Political principles, and all human laws and institutions were molded and altered at their pleasure; the barriers of the society in which they were born were broken down before them; the old principles which had governet the world for ages were no more; a pat without a term, and a field without a horizon were opened to the exploring and ardent curiosity of man : but at the limits of the political world he checks his researches, he discreetly lays aside the use of his most formidable faculties, he no longer consents to doubt or to innovate, but carefully abstaining from rainsing the curtain of the sanctuary, he yields with the submissive respect to truths he will not debate.

Thus in the moral world everything is classed, adapted, decided, and forseen ; in the political world everything is agitated , disputed, and uncertain. In one is a passive, though voluntary, obedience : in the other an independence scornful of experience and jealous of authority.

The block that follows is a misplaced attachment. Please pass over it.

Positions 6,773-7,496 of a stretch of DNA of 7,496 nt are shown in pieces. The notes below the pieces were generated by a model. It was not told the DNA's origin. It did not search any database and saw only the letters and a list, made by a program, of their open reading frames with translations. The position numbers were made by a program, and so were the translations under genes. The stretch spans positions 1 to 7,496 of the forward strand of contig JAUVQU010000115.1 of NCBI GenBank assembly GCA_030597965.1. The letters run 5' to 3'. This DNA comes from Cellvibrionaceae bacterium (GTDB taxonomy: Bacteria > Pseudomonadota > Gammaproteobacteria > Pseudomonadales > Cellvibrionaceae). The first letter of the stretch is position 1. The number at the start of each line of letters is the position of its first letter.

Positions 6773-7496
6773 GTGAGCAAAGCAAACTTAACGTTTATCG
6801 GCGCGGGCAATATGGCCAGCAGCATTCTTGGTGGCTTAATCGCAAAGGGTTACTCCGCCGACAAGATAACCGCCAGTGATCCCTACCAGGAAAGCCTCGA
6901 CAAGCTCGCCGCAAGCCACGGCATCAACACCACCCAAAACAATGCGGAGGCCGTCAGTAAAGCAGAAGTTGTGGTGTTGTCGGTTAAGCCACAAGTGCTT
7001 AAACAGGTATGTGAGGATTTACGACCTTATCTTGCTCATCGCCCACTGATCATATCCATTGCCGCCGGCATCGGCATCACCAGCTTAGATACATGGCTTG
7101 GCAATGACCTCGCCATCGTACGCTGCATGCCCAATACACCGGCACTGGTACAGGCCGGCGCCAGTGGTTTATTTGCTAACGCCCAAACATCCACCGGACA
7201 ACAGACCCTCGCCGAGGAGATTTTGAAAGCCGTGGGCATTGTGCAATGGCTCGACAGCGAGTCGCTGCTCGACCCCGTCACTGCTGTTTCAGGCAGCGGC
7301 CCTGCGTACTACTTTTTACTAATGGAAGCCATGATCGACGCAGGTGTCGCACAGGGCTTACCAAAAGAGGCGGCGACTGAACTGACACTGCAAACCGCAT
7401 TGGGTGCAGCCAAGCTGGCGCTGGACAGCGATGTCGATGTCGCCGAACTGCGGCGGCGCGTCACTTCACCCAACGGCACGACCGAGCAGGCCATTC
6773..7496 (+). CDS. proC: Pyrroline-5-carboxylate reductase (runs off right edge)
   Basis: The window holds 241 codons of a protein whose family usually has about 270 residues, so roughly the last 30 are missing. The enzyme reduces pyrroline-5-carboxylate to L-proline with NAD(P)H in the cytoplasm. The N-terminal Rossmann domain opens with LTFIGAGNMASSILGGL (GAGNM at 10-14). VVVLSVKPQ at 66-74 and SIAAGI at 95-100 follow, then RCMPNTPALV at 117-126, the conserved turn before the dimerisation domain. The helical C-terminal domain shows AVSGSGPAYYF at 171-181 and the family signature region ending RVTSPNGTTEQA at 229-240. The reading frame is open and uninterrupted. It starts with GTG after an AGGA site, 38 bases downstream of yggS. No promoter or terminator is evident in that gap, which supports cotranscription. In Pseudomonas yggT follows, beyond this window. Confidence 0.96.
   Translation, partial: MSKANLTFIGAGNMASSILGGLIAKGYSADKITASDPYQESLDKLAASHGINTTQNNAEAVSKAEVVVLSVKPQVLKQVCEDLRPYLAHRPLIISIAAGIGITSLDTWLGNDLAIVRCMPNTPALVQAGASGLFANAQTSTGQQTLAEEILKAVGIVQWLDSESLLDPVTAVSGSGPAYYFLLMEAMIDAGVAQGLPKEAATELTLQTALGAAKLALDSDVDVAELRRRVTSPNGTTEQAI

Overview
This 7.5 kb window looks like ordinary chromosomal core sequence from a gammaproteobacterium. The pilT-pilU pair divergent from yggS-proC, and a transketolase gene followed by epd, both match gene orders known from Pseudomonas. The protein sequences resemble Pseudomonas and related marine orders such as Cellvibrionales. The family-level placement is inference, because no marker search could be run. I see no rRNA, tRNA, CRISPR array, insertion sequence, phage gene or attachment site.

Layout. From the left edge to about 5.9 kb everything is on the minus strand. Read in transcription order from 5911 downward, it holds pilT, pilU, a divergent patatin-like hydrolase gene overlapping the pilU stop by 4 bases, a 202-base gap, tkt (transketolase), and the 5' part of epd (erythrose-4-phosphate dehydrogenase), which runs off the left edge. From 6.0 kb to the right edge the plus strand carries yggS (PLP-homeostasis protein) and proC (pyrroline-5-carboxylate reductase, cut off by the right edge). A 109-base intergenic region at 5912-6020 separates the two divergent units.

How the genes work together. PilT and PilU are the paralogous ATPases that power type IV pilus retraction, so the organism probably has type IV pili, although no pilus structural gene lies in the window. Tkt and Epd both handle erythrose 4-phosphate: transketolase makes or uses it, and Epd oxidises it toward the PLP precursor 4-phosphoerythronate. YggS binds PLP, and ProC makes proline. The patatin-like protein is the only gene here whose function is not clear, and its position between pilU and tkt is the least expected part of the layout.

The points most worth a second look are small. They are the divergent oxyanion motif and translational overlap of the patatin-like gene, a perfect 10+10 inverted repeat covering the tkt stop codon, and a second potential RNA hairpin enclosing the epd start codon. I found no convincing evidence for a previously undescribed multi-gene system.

These two tendencies, apparently so discrepant, are far from conflicting. They advance together and mutually support each other.

Religion perceives that civil liberty affords a noble exercise to the faculty of man, and that the political world is a field prepared by the Creator for the efforts of the intelligence. Contented with the freedom and the power which it enjoys in its own sphere, and with the place it occupies, the empire of religion is never more surely established than when it reigns in the hearts of men unsupported by aught beside its native strength.

Religion is no less the companion of liberty in all its battles and its triumphs; the cradle of its infancy and the divine source of its claims. The safe-gaurd of morality is religion, and morality is the best security of law as well as the surest pledge of freedom.